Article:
The Reformer includes a sliding carriage (a bed-like frame) with a sliding carriage attached to one end with a set of springs. These springs are adjustable for different levels of resistance. We get shoulder blocks on the carriage to stop you from sliding off as you push or pull the carriage. A foot bar is attached at the spring end of the reformer for more variety.  Long straps with handles are attached to the other end of the frame. Straps help pull your arms or legs and move the carriage.  Many Pilates exercises can be done on the reformer.  I love reformer! One of the benefits of the reformer is that it lengthens your muscles as they resist the force of the springs creating eccentric muscle contraction – excellent for cultivating strong, long muscles without added bulk. The reformer is super useful if you have some form of injury or are recuperating from an injury as your muscles can be gently stretched and strengthened using only slight resistance.  The equipment comes with a price tag and can take up space.  Recently, I invested in a Balanced Body Alegro and will never look back.

Pilates Cadilac

The Cadillac is like a wealthy, intelligent, carrying, and suffisticated lover. It is an upgrade from ting piece of equipment, and at first glance, it looks more like a medieval torture device than a piece of exercise equipment.

It consists of a bed with a mat on it and a three-sided frame going over the top and attached to either end of the bed. It usually stands about 6 feet tall. Attached to the frame are various apparatus like leg springs, arm springs, loops to hang from, a push-through bar and even a trapeze.

Due to its large size, the Cadillac is not often used in group classes, so if you want to try out this piece of equipment, you would be better off searching for some private Pilate classes in your area. Some of these private studios have what is called a Cadillac wall unit which is basically one side of the Cadillac attached to a wall for better stability.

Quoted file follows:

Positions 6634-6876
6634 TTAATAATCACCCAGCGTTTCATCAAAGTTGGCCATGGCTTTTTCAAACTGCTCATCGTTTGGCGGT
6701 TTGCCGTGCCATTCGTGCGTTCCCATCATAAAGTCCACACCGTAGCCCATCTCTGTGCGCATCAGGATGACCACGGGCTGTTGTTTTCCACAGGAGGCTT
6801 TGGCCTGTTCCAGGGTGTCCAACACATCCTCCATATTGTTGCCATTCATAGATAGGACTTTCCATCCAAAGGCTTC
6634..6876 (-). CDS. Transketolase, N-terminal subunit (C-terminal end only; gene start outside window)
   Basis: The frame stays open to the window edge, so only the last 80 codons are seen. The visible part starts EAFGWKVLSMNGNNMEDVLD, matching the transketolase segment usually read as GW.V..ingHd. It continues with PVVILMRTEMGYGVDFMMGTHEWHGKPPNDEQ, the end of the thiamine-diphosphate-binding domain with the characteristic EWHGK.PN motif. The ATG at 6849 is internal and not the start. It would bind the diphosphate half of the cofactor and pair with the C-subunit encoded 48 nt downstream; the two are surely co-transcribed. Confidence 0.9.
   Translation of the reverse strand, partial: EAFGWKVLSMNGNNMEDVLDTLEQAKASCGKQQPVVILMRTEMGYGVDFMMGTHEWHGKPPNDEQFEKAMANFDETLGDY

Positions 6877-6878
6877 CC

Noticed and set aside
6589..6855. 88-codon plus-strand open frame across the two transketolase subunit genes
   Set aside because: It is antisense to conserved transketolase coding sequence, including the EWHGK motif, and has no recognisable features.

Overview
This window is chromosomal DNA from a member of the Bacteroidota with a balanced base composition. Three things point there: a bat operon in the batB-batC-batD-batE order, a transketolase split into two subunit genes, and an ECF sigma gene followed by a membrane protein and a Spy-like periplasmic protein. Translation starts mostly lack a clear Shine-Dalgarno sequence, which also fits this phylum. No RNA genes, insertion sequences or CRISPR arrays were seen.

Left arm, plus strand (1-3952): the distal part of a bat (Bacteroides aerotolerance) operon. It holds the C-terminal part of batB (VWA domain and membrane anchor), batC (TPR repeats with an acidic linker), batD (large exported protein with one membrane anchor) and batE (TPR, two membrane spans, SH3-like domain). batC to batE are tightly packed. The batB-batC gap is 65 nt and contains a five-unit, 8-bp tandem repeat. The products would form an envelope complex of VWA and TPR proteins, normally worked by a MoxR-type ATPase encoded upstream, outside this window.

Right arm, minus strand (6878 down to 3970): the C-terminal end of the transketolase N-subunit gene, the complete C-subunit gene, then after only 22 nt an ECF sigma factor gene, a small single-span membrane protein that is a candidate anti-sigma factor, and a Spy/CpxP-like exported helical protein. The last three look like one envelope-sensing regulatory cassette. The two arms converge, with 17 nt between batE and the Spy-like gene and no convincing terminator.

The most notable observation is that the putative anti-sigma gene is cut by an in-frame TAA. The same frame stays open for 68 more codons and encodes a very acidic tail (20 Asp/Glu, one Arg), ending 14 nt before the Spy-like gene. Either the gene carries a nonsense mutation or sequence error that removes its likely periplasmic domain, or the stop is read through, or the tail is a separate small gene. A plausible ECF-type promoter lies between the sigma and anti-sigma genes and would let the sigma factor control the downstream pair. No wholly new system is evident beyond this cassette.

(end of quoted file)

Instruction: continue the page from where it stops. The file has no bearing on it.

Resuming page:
The Cadillac can accommodate all kinds of stretching exercises and is useful if you find it difficult to lie down on your back for long periods. You’ll almost feel like a gymnast when you use the Cadillac!

What Can Other Types Of Equipment Be Use In Pilates?

Other types of Pilates equipment include the stability chair, the ladder barrel, the spine corrector, and the arc barrel.

These are all used as aids and supports to perform the various exercises. All of these are useful for isolating, strengthening, and stretching various muscles. You’ll find most of these in private Pilates studios.

Pilates Chair

How to Start Pilates?

A mat on the floor is really all you need when you’re just starting out. A lot of the basic beginner exercises can be done this way. Once you become more advanced, you might look into investing into a equipment if you prefer to be you own master or join a gym or studio which offers private Pilates classes.  The SOFLY Pilates, of course, offers Pilates classes at any level.

So, here are the six original elements of Pilates in a nutshell.  You can see that each principle can be applied to your pilates practice and will translate into your life.

How to Make Your Practice Perfect?

  • Respect and understand where you are in your life and fitness journey.
  • Focus on learning fundamentals based on breath, position, and flow.
  • Find a qualified and certified Pilates teacher.
  • Concentrate when practicing to the point when the exercises become a moving meditation and your second nature.
  • Learn how to turn the muscles on or off for the appropriate exercise.
  • Master timing and principles; pay attention to transitions that take you into a flow.
  • Combine the principles of Pilates with an understanding of anatomy and practice consistently.

To conclude, the Pilates practice suits men and women in many physical conditions, from professional athletes to out-of-shape folks, injured, young, old, etc.  In other words, anyone who is looking to make some life improvements.  We can say that Pilates can be low impact and compelling or energetic.  When done correctly and consistently with explicit instruction, focus, and dedication, the practice will help you embrace the fundamental principles, change your life, improve your posture, keep you looking young, and feel fantastic!